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Yule Understand in a Minute

You've heard about it before, you've maybe read an article or two, maybe even caught a reference in a jingle, but do you really know what "Yule" is all about?

Let's start with this...here at 4OLK we're a team of Pagan Ministers. We all have our own backgrounds that led us to become the witches we identify as today. Many of us grew up with the same Christmas that so many recognize: trees, caroling, gift giving, etc.

Yule comes from the old Germanic/Scandinavian word "jol" that marked the hunting season after harvest season was complete at Samhain. Jol marked the season of the hunt, and twelve days were celebrated, creating the Yuletide season ending on the New Years. You can find traces of this feast week in the "christmas season" with the Twelth Night associated instead with January 6th, the Epiphany.

The "Sun King" is another image that may be recognizable. At winter solstice, the darkest time of year, the Sun is reborn and begins it's climb towards Summer Solstice's heights. Ancients believed their universal goddess would, in the dark caves and stables, give birth to her child the Sun King, to bring light to the world. In Celtic myth, this is the newborn Sun, the Oak King. In Greek, Apollo the Sun God, was born hidden from the light. Romans celebrated the sun God, "Mithras" and would decorate evergreen trees. Jesus got the holly jolly of Christmas even though many scholar believe he was born in the spring, at the time of the lambing.

Speaking of tress, where did that come from? Some say it's from the Roman 'Saturnalia' celebration, a great mid-winter feast to Saturn. Trees were cut down and displayed in their homes and temples in dedication to Saturn, and they would deck it with gold and silver.

So what else can we debunk for you? The star of wonder perhaps? Well, let's go to Egypt and the surrounding areas. What's visible in the sky at the Winter Solstice? Sirius.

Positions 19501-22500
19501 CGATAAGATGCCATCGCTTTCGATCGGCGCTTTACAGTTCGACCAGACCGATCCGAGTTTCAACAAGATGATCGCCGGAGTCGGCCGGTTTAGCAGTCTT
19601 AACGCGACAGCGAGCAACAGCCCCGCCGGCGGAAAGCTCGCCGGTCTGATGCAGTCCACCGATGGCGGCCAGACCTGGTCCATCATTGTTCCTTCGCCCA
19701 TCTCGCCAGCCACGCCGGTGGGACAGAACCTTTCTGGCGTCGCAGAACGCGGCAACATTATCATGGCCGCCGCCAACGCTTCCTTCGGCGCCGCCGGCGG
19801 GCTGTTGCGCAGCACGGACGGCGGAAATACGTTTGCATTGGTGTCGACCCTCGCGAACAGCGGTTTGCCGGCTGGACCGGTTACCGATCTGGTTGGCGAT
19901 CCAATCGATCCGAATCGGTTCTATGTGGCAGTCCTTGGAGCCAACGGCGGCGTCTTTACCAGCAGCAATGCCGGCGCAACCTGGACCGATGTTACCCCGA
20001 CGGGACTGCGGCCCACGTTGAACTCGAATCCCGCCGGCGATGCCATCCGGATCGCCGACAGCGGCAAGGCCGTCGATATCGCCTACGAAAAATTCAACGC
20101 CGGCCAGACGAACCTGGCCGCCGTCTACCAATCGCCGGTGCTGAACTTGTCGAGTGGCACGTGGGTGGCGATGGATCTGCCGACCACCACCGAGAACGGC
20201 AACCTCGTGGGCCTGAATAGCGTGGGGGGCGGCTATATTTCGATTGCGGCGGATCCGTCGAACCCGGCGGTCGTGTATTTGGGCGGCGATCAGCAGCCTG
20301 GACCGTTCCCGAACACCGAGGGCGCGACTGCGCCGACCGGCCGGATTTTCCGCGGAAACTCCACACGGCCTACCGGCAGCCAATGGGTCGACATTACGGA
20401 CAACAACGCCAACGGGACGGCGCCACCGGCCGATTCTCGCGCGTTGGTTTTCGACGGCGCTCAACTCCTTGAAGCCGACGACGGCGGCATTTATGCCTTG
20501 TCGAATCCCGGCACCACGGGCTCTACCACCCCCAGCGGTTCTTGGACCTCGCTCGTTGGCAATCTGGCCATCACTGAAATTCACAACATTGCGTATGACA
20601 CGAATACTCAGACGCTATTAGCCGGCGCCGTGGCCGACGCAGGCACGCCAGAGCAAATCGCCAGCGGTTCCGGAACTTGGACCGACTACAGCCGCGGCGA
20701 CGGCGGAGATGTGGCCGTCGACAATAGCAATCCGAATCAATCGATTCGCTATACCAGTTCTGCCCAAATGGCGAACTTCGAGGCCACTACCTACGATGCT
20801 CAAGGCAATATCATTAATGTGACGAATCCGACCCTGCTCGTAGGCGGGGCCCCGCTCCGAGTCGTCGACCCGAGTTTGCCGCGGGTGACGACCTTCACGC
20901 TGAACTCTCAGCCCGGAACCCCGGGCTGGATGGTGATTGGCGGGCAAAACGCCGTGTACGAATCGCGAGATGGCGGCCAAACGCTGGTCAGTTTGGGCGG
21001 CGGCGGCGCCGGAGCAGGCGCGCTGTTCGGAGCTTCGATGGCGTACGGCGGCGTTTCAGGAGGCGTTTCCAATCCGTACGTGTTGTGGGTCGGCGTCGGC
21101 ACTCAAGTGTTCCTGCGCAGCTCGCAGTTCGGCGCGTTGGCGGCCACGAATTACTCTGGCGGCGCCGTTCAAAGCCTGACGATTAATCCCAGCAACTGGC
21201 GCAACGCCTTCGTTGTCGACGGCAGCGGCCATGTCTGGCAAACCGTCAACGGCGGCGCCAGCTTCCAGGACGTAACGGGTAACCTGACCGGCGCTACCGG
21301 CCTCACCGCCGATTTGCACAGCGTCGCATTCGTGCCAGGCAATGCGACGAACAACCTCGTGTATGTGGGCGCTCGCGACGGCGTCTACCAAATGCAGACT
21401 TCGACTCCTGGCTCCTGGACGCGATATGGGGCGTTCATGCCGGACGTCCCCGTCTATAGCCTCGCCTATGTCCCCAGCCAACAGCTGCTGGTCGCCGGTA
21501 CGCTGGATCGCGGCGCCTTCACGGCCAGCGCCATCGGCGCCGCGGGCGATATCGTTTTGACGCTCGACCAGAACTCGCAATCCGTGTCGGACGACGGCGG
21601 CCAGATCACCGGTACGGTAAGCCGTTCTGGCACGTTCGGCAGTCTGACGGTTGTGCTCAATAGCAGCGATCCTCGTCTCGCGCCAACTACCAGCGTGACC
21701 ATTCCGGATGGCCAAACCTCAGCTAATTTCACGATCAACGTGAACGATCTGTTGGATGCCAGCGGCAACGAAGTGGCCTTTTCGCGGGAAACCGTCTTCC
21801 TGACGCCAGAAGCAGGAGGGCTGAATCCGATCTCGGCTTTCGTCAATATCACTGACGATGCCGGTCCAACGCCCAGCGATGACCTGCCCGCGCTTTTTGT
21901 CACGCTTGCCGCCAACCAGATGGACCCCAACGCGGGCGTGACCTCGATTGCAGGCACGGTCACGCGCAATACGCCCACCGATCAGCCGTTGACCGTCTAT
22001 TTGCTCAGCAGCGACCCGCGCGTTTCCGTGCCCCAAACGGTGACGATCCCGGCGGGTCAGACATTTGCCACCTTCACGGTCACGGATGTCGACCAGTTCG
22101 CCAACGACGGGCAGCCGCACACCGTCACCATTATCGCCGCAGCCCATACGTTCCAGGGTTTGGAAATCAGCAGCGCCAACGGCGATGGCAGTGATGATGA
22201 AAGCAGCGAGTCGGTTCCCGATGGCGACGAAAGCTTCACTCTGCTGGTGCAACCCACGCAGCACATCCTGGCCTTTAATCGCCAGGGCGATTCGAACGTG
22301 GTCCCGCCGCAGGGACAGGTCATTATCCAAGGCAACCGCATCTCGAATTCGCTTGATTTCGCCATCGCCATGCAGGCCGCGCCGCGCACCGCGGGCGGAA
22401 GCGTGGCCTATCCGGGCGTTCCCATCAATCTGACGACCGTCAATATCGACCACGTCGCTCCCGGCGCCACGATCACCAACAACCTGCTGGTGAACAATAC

Sirius is the brightest star in the eastern sky, the same star that the Egyptian Horus was born under as well. Behind Sirius is the constellation Orion, which houses three stars long named the "Three Kings" in the iconic belt.

Wreaths? Pagan roots, too. Holly and mistletoe were used in fertility rites for the coming spring. Holly's bright red represented blood, and the white mistletoe berries were meant to represent semen. The holly wreath also tied in the wheel of the year in it's circular shape and ties back to "yule" and it's root word meaning "wheel". The turning of the wheel of the year continues.

The yule log got converted into advent traditions. They were traditionally cut from oak, you drill three holes for candles and then deck the log with holly, ivy, and mistletoe. When the season was over the log would be burned and ashed in ceremony for more fertility rights. When it was time to celebrate with family, loved ones would gather and share a wassail cup, before caroling throughout the evening to herald in the sun's return.

Who's next? Santa? Aka...

- Pere Noel

- St. Nicholas

- Sinterklass

- Julemaden

- Jultomaten

- Grandfather Frost

- Father Christmas

- Santa Claus

- Dun Che Lao Ren

In most cultures, Santa is a shaman or wise man who traveled the area and would help pass along messages and gifts to the snowed in locals by climbing down the chimney. Some tellings claim he observed the reindeer eat the regional red and white mushrooms that grew under the evergreens and gave him holiday visions. Santa was tripping on shrooms, yal. And sharing the messages he got with the locals to keep spirits merry and bright as the long winter nights gave way to longer days come spring.


Blessings and Yuletide Greetings from our Merry 4OLK family.


Common Themes:

  • Birth of the Sun God (or Son of God)

  • Beginnings and Endings / Rebirth

  • Celebration and Merry Making

  • Feasting/Baking

  • Gift Giving

  • Caroling / Storytelling

Color Associations:

  • Red

  • Green

  • Gold

  • Silver

  • Purple

  • Royal Blue

  • White


Common Decorations:

  • Trees 🎄

  • Lights

  • Yule Log

  • Wreaths

  • Greenery

  • Bells 🛎

  • Elves

  • Santa 🎅

  • Candles

  • Holly/Ivy

  • Mistletoe

  • Reindeer

  • Mushrooms 🍄

  • Snowflakes


Oh! One more thing. Go listen to "Santa Claus is Pagan too" on YouTube.

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